Texas Legislature passes bill banning gender-affirming care for minors
Health care providers will have to stop offering any ‘transition’-related care to anyone under 18 if Gov. Greg Abbott signs the bill.
The Texas Legislature this week passed a bill that will, if enacted, ban doctors from providing gender-affirming care to anyone under the age of 18. The bill includes a provision that requires minors currently receiving gender-affirming care such as puberty blockers to “wean off” such treatment after the bill goes into effect.
The House of Representatives voted 85-56 on May 15 to pass Senate Bill 14, and the Senate voted two days later 19-12 to approve the House’s version of the bill and send it to Republican Gov. Greg Abbott’s desk for signature.
The votes were mostly along party lines; in the House, Democratic Reps. Harold Dutton Jr., Abel Herrero, Tracy King and Shawn Thierry joined Republicans in voting for the bill.
S.B. 14 is a sweeping ban on gender-affirming care for minors, stating that a health plan that covers a child may not pay for services “that are intended to transition a child’s biological sex as determined by the child’s sex organs, chromosomes and endogenous profiles.”
The bill provides an exception for any child that begins treatment with a prescription medication prior to June 1, 2023, who has “attended 12 or more sessions of mental health counseling or psychotherapy” six months prior to the start of treatment — but only so that children covered by this exception can “wean off the prescription drug over a period of time and manner that is safe and medically appropriate and that minimizes the risk of complications.”
It also provides exceptions for children with precocious puberty or those who are intersex or have a sex development disorder. “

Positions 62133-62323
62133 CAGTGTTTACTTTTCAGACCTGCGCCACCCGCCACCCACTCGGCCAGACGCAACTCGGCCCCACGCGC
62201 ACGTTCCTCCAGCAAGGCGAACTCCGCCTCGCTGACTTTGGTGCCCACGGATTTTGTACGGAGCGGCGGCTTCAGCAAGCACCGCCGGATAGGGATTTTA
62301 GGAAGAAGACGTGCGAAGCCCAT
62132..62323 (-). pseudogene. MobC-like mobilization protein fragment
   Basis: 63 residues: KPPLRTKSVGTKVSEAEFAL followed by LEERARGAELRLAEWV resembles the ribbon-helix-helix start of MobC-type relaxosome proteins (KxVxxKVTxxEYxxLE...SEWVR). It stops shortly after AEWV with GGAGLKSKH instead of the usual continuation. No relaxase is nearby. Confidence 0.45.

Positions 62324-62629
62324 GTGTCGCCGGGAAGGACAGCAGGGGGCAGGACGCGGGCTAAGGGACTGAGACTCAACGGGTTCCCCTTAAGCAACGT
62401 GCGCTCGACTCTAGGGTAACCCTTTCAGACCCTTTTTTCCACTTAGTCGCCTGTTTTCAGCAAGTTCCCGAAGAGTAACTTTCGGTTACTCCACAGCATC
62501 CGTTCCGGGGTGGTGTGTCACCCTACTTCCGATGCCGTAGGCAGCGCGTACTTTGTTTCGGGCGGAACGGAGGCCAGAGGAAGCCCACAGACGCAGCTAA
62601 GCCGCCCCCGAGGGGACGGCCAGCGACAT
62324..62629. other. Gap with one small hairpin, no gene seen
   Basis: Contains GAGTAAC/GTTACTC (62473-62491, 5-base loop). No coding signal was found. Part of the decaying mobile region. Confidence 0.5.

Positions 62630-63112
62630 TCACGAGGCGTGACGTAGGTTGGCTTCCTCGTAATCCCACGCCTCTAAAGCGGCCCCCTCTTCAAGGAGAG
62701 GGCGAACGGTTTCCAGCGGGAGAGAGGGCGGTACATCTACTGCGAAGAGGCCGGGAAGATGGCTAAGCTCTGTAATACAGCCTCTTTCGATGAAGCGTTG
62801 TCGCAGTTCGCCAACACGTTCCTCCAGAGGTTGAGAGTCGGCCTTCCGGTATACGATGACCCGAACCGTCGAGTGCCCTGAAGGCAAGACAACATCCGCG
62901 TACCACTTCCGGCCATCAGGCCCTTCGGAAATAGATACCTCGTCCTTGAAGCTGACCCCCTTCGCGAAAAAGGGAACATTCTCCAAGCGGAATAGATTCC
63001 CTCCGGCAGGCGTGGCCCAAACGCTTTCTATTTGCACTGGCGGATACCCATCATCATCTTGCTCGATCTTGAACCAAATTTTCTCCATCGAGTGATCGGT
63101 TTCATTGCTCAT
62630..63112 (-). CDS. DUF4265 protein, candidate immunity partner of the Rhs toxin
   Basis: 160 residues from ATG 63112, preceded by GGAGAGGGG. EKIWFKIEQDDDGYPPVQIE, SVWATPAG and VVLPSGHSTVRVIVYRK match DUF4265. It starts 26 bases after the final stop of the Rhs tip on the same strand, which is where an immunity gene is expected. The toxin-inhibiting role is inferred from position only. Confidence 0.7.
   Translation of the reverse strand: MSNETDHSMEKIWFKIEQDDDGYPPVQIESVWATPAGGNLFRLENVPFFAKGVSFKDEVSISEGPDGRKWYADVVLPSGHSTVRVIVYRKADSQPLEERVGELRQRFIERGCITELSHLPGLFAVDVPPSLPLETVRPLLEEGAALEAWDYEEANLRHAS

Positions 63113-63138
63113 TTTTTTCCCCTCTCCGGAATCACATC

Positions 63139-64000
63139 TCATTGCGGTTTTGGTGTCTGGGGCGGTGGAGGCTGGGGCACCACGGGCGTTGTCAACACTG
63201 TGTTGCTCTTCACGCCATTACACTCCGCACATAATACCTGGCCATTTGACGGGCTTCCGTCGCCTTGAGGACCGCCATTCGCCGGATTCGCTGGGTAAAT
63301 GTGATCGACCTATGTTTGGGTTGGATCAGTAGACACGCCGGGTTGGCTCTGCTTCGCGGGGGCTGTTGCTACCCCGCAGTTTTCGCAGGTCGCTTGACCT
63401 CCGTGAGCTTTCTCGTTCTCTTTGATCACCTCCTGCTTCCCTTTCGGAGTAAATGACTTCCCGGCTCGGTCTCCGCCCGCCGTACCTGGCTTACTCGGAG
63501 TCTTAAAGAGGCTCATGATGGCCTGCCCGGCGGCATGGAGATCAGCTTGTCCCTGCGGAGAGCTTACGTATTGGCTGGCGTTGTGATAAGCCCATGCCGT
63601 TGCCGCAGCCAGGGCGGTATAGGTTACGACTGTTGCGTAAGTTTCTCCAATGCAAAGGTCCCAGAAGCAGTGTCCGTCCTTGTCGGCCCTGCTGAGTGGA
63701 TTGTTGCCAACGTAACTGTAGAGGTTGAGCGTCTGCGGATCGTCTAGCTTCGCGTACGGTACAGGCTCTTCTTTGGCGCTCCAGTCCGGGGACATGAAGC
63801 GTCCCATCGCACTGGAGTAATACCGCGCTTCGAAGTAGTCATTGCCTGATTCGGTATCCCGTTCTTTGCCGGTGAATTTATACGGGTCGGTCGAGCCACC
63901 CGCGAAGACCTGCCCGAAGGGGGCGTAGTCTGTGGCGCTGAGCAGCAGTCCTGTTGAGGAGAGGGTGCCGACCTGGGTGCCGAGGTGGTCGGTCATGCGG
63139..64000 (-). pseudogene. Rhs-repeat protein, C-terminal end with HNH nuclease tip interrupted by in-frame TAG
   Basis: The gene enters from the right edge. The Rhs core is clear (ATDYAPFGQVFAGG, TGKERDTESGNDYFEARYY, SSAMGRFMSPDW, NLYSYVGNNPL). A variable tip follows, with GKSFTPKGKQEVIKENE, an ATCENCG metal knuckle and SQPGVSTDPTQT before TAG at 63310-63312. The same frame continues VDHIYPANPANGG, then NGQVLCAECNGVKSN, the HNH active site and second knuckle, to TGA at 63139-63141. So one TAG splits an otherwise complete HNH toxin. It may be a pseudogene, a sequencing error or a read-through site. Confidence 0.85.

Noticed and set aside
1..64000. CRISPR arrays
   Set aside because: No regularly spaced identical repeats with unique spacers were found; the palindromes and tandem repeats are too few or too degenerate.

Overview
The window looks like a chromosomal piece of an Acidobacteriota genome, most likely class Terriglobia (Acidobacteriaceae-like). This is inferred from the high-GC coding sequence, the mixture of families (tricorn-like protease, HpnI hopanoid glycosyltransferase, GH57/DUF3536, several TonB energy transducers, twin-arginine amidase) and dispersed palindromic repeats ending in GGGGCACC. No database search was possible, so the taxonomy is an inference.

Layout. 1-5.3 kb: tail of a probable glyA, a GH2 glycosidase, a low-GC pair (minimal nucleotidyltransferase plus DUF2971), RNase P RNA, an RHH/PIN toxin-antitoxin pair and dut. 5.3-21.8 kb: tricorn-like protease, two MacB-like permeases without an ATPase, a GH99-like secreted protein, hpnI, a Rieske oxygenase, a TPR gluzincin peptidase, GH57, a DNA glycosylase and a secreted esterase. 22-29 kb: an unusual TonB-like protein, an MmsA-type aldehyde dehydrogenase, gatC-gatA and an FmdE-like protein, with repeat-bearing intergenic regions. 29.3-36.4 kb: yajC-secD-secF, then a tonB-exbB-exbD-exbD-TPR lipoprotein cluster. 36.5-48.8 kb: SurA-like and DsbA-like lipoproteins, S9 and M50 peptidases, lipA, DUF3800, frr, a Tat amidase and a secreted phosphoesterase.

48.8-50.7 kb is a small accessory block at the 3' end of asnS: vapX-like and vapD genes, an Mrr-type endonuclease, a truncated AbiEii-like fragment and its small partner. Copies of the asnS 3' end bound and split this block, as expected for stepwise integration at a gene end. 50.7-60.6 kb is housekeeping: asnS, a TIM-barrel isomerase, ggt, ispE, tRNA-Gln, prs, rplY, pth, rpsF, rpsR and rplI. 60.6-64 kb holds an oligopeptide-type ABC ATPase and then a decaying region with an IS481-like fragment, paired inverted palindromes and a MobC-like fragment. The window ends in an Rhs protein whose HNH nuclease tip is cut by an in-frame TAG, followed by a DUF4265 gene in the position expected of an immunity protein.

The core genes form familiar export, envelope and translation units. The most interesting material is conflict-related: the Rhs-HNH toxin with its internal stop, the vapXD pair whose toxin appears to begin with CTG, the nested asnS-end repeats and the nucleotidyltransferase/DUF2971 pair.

The Legislature’s approval of the bill comes after protests on May 2 during which state police removed a group of demonstrators from the state Capitol.
Democratic state lawmakers were able to delay the bill twice earlier in May, but were ultimately unsuccessful in blocking the bill.
“I hate bullies. I hate when we pick on people who can’t defend themselves. To me, this legislation is a type of bullying,” Democratic Rep. Gene Wu said in a speech opposing the bill, according to the Texas Tribune.
The latest bill is far from the only legislative attack on LGBTQ rights in Texas. As of last month, Texas had more anti-trans legislation under consideration than any other state, according to Axios.
They include the Texas Millstone Act, which would ban gender-affirming care for anyone up to age 26 and which so far has not made it out of committee, and a ban on trans children participating in sports that align with their gender identity, which had made it through the Senate and was headed to the House as of May 17.
Texas’ child welfare agency began investigating parents of trans children for alleged child abuse in February 2022, though that effort has faced legal challenges, including a lawsuit filed by LGBTQ advocacy group PFLAG and parents of trans children in the state. That lawsuit resulted in an injunction issued in September blocking investigations of any family that is a member of PFLAG.
Published with permission of The American Independent Foundation.
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